|©1987 Def Jam
1. You're Gonna Get Yours
2. Sophisticated Bitch
3. Miuzi Weighs a Ton
5. Too Much Posse
6. Rightstarter (Message to a Black Man)
7. Public Enemy No. 1
9. Yo! Bum Rush the Show
10. Raise the Roof
12. Terminator X Speaks With His Hands
Before he converted to Islam and became politically conscious, Muhammad Ali was known as Cassius Clay. Affectionately nicknamed "The Louisville Lip" by one of his first trainers due to his mouth being faster than his hands and despite showing signs of brilliance and unlimited potential, he did not really intimidate anyone inside the boxing ring. Public Enemy's debut Yo! Bum Rush the Show metaphorically fits the early career mold of "The Greatest". Yes, there are signs of skill and a unique style that would define their craft, but it's not quite at the level we're accustomed to while lacking a strong identity.
Truth be told, I don't have much of a problem of what's on the album, but I do have a problem with what's not on the album. Chuck D is infamous for his political charged barrages via rhyme, but what's on here are braggadocios odes to riding in nice cars with guns and being the coolest kid on the block. Only "Rightstarter (Message to a Black Man)" seems to have a social message, but it lacks the laser guided focus of a sniper rifle found on later albums, and feels more like a scattershot from a shotgun at long distance. While Flavor Flav's presence normally borders on the surreal, here he's comparably tame and feels like a last second throw in at times. Many fans have wondered how Flav fits into Public Enemy, and at the time of their signing with Def Jam, so did then-executive Rick Rubin. Upon hearing the suggestion that the clock wearing doofus be dropped from the group, Chuck retorted "He can play 15 instruments, I can't play lotto." Songs like the opener "You're Gonna Get Yours", "Sophisticated Bitch", and "Public Enemy No.1" are slick and catchy, and should normally be found on a compilation. Most classic era Public Enemy tracks have enough sonic force to crush a tank, while the majority of Yo! Bum Rush the Show can barely make a noticeable dent in an old Impala.
However, it should be worth noting that this opinion is in hindsight and at the time it was a revolutionary record that stood shoulder to shoulder with other Def Jam classics of the time. Maybe I'm being a little too honest here, but a Public Enemy album that doesn't give me pangs of white guilt is one I can do without.
Review by Joel Gilbert
Review date: 03/2013
|©1988 Def Jam Recordings
1. Countdown to Armageddon
2. Bring the Noise
3. Don't Believe the Hype
4. Cold Lampin' with Flavor
5. Terminator X to the Edge of Panic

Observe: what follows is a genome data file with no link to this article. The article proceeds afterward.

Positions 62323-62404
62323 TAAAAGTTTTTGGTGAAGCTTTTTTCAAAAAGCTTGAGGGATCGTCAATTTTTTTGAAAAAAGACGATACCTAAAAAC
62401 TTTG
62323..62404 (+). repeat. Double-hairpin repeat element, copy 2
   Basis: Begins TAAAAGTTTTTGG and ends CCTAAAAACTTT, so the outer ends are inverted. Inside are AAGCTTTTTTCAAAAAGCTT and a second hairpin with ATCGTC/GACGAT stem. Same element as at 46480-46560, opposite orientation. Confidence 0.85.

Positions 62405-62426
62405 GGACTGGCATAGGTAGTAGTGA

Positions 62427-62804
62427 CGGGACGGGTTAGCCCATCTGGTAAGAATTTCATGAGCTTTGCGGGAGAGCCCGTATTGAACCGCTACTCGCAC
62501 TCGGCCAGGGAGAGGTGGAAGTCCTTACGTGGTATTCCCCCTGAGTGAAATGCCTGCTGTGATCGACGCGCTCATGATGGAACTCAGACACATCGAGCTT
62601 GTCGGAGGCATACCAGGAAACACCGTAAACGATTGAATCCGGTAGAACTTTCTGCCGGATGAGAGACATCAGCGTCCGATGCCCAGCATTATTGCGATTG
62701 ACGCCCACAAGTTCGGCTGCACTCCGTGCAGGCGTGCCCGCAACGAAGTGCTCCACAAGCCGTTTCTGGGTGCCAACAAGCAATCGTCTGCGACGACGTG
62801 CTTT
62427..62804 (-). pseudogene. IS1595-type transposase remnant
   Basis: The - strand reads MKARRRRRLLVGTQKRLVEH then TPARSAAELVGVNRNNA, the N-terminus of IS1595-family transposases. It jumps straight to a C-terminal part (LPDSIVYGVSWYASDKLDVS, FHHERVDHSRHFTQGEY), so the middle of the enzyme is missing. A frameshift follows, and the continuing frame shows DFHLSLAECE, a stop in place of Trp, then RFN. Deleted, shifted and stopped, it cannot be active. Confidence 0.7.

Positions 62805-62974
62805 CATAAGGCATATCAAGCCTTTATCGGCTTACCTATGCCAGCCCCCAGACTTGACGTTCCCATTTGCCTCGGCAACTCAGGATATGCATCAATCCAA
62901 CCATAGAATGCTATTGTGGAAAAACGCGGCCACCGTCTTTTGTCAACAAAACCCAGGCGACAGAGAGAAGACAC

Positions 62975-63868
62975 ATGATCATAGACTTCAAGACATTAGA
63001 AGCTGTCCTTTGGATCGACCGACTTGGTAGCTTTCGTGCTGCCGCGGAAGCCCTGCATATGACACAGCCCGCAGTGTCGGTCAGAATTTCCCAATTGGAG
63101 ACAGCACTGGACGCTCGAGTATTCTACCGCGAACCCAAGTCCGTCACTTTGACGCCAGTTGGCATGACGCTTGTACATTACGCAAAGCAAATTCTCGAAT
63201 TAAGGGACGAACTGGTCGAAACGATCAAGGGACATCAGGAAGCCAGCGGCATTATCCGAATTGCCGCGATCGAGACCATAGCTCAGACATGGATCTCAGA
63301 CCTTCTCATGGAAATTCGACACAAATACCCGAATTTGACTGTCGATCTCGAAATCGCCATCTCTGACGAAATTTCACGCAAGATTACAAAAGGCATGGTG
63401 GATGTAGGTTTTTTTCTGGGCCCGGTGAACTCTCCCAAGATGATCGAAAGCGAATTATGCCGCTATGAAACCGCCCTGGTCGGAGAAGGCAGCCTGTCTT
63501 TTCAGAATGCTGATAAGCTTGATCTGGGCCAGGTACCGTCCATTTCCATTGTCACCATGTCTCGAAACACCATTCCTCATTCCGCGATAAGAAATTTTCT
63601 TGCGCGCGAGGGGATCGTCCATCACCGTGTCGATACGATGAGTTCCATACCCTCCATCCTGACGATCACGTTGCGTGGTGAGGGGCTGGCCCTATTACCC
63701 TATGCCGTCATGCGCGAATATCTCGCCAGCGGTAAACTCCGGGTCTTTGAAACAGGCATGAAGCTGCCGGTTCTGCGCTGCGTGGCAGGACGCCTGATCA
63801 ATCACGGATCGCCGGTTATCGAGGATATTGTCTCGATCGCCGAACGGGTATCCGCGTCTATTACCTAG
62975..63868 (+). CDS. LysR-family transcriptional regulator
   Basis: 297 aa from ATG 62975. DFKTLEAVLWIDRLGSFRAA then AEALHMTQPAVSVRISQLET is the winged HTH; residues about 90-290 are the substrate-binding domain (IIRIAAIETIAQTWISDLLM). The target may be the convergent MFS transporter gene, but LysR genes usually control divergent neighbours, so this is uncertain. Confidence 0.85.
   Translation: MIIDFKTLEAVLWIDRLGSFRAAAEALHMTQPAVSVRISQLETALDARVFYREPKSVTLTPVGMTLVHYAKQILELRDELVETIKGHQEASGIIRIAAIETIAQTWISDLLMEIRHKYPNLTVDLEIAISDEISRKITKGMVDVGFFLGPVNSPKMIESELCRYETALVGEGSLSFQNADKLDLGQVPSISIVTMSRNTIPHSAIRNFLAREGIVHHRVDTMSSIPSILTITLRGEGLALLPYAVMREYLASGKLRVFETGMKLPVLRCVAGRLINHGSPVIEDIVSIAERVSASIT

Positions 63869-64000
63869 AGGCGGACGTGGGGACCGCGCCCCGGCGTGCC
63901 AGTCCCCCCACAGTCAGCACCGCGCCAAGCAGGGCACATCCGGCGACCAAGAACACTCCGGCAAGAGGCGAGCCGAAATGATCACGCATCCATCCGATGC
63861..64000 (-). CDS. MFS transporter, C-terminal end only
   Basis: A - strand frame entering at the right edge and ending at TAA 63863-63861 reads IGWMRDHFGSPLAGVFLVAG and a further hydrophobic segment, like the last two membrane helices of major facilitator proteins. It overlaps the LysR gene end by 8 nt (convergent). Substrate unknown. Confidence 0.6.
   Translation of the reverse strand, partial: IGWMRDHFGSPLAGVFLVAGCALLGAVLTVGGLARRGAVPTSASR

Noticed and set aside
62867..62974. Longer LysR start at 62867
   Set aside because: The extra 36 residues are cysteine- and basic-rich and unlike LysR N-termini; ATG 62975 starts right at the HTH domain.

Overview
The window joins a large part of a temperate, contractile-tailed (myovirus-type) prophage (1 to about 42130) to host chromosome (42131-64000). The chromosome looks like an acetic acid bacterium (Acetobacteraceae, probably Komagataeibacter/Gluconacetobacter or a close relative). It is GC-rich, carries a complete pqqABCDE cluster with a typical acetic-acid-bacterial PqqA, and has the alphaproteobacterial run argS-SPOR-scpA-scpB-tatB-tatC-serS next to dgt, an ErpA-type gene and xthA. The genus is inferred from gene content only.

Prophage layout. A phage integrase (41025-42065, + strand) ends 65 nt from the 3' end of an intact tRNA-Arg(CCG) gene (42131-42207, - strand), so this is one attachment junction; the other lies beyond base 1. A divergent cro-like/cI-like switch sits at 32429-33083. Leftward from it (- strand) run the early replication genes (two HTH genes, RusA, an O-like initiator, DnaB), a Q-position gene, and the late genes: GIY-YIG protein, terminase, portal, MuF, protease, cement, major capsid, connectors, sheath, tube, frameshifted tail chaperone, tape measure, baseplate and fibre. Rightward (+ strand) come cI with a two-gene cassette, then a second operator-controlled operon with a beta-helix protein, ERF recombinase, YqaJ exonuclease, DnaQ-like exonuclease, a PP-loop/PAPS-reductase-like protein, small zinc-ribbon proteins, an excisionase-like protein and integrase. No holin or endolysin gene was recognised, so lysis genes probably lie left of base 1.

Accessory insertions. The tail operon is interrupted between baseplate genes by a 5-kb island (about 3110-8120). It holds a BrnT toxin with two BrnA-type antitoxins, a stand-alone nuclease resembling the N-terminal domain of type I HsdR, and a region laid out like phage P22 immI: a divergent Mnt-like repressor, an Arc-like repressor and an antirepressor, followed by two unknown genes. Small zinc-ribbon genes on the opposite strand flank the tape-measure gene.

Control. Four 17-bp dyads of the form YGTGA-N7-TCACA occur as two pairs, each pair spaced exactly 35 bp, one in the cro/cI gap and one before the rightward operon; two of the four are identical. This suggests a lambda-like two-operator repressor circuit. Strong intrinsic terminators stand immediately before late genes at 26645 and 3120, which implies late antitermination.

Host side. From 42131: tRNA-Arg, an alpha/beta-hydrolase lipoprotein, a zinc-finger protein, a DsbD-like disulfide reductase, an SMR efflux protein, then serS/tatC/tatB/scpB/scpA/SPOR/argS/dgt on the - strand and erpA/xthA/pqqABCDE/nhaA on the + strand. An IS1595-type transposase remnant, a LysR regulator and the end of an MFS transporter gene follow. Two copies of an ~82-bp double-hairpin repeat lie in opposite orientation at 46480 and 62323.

6. Mind Terrorist
7. Louder Than a Bomb
8. Caught, Can We Get a Witness?
9. Show 'Em Whatcha Got
10. She Watch Channel Zero?!
11. Night of the Living Baseheads
12. Black Steel in the Hour of Chaos
13. Security of the First World
14. Rebel Without a Pause
15. Prophets of Rage
16. Party for Your Right to Fight
Mao Zedong, famously once said "A revolution is not a dinner party. A revolution is an insurrection, an act of violence by which one class overthrows another." I can't think of a musical act that embodies that quote more than Public Enemy. It Takes a Nation of Millions to Hold Us Back is that act of violence which overthrows the musical bourgeoisie out of their ivory towers and into the gutter.
The production team of The Bomb Squad incorporates a dense wall of sound containing noise, distortion, DJ scratches (courtesy of Terminator X), heavy sampling along with blaring horns and jazz piano lines meshing into an apocalyptic backdrop. A sonic Armageddon comparable only to Ministry's The Mind is a Terrible Thing to Taste. At the forefront of this controlled chaos is Chuck D's politically charged lyrics addressing issues such as racial injustice, political conspiracies, freedom of speech, all the way down to ruthlessly bashing trashy TV, legislation against sampling, and pandering sucker MCs. Chuck D ("The D Stands for Dangerous") says what he means, and means what he says. There's no ambiguity with him, yet there's a poetry to it with his authoratative and booming voice to go along witha great sense of rhyme and one of the, if not, the best flows in all of rap music. Then there's Flavor Flav who now is mostly referenced as a punch line to a joke. Yes, he does provide comic relief as an eclectic hype man, but instead of taking away from the heaviness of Public Enemy he adds another dimension normally not found in content at this level of seriousness and is a most welcome addition.
There are many highlights in the album to write about such as the hip-hop anthem "Bring the Noise" (more famously a collaboration with Anthrax, but the definitive version is here) or "She Watch Channel Zero?!" with its sampling of Slayer's "Angel of Death", but the album has such a frenetic pace and keeps it from start to end without losing any quality between the tracks it's hard to pick out anything as a stand out. There is of course, "Black Steel in the Hour of Chaos", the only song not in the albums break-neck tempo with an ominous piano line throughout. It's not perfect as far as masterpieces go, but that lends it a unique charm. A few production mistakes and sequencing errors were kept in with lyrics and delivery altered to fit them.
In the golden age of hip-hop It Takes a Nation of Millions to Hold Us Back is one dirty, rusty, soot covered gem, yet none have shined as bright.
Review by Joel Gilbert
Review date: 03/2013